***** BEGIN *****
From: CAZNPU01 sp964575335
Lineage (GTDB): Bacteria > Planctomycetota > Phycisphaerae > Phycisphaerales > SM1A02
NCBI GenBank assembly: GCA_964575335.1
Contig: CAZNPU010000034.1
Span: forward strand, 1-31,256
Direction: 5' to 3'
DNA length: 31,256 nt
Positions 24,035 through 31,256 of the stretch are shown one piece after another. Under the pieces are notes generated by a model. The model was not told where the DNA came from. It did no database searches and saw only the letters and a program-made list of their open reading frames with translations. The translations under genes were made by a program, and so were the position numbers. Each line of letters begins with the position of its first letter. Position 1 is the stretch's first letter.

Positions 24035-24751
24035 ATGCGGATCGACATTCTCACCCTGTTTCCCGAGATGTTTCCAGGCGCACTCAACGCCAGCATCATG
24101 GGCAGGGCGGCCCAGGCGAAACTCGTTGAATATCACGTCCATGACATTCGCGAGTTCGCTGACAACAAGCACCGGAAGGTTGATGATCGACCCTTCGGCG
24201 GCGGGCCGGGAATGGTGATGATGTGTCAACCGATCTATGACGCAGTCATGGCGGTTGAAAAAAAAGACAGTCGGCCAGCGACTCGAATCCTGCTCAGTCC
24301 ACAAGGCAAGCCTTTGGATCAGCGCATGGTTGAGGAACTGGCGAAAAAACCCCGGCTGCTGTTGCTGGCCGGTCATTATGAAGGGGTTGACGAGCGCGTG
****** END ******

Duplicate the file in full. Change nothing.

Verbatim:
From: CAZNPU01 sp964575335
Lineage (GTDB): Bacteria > Planctomycetota > Phycisphaerae > Phycisphaerales > SM1A02
NCBI GenBank assembly: GCA_964575335.1
Contig: CAZNPU010000034.1
Span: forward strand, 1-31,256
Direction: 5' to 3'
DNA length: 31,256 nt
Positions 24,035 through 31,256 of the stretch are shown one piece after another. Under the pieces are notes generated by a model. The model was not told where the DNA came from. It did no database searches and saw only the letters and a program-made list of their open reading frames with translations. The translations under genes were made by a program, and so were the position numbers. Each line of letters begins with the position of its first letter. Position 1 is the stretch's first letter.

Positions 24035-24751
24035 ATGCGGATCGACATTCTCACCCTGTTTCCCGAGATGTTTCCAGGCGCACTCAACGCCAGCATCATG
24101 GGCAGGGCGGCCCAGGCGAAACTCGTTGAATATCACGTCCATGACATTCGCGAGTTCGCTGACAACAAGCACCGGAAGGTTGATGATCGACCCTTCGGCG
24201 GCGGGCCGGGAATGGTGATGATGTGTCAACCGATCTATGACGCAGTCATGGCGGTTGAAAAAAAAGACAGTCGGCCAGCGACTCGAATCCTGCTCAGTCC
24301 ACAAGGCAAGCCTTTGGATCAGCGCATGGTTGAGGAACTGGCGAAAAAACCCCGGCTGCTGTTGCTGGCCGGTCATTATGAAGGGGTTGACGAGCGCGTG